As the United States nears its 250th year, North Carolina is preparing to commemorate this important historical marker.

The commemoration will focus on two interpretive concepts to explore our past, present, and future: Revolutionary NC (the historical events of the Revolution and NC) and When Are We US? (an exploration of the ideas of freedom, civic responsibility, overcoming challenges, and change as we lean into the ideals of democracy).

Our team worked with a subcommittee of creative colleagues from across the department to develop interpretive themes that will guide our commemorative activities, falling under these two large concepts.

These themes illustrate how we at DNCR are sourcing and developing content related to our two overarching themes that will define the statewide commemoration.

The first theme is that of the USA’s evolution through “Visions of Freedom." The American Revolution was an important marker on the continual journey towards true freedom for North Carolinians. Here we will highlight movements that pushed us closer to a better version of our state and nation – the Civil Rights Movement, Women’s Suffrage, even scientific and industrial developments – and how they have all shaped who and what we are as North Carolinians striving for the ideals of 1776.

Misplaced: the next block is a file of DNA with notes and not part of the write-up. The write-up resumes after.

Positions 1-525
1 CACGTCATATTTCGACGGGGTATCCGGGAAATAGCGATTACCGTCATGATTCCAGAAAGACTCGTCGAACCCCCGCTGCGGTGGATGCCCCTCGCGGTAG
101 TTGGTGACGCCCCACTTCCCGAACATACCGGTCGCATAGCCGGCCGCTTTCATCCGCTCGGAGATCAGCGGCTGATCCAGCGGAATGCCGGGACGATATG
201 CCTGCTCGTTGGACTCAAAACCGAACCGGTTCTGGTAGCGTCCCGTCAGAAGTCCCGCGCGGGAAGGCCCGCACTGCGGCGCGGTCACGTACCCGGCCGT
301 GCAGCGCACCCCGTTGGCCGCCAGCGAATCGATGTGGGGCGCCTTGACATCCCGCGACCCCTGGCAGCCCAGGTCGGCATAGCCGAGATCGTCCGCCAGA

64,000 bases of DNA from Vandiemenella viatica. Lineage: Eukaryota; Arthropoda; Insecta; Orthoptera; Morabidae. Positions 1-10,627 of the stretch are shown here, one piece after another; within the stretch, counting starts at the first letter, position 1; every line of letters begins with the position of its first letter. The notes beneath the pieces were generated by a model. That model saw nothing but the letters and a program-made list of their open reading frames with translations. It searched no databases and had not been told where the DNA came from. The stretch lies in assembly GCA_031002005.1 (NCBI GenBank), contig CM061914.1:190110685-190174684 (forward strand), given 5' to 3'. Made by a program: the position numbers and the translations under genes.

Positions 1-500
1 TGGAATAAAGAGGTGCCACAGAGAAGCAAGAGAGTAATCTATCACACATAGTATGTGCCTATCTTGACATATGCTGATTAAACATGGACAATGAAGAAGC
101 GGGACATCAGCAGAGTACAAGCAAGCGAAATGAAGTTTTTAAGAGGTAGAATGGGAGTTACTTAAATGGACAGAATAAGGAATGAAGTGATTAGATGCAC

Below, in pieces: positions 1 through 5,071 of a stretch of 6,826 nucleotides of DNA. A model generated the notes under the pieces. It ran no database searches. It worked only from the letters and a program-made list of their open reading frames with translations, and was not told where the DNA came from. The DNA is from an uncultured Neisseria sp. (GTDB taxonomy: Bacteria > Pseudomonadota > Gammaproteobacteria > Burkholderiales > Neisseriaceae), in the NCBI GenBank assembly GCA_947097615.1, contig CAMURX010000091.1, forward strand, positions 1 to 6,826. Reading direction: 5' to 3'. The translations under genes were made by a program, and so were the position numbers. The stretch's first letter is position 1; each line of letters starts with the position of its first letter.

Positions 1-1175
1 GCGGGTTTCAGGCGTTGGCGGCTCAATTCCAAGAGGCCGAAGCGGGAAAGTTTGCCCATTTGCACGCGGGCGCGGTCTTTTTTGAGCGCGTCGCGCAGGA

Our second theme is a “Gathering of Voices." This commemoration cannot be told through a single lived experience. The historic and modern-day voices and stories of North Carolinians serve to inspire others to take innovative steps toward a “More Perfect Union,” and to ensure that all voices are heard.

Our third theme is “Common Ground.” We must recognize that we are students, witnesses, and makers of history. Physical spaces hold shared stories of struggle, creation, and connection and our spaces of reverence (battlefields, historic spaces, the natural world) can echo happiness, violence, painful memories, evidence of struggles, rebirth, and growth. All hold the narratives of collective and individual struggle, creativity, and relationships to one another. We must always strive for common ground and ways to make our state a better place.

More Ways to Learn

Listen to the State Archives podcast Connecting the Docs episode: When are We US? America250: A Look to the Past to Inform Our Future with State Archivist Sarah Koonts and Becky McGee-Lankford, assistant state records administrator, to dive deeper into the commemorative themes

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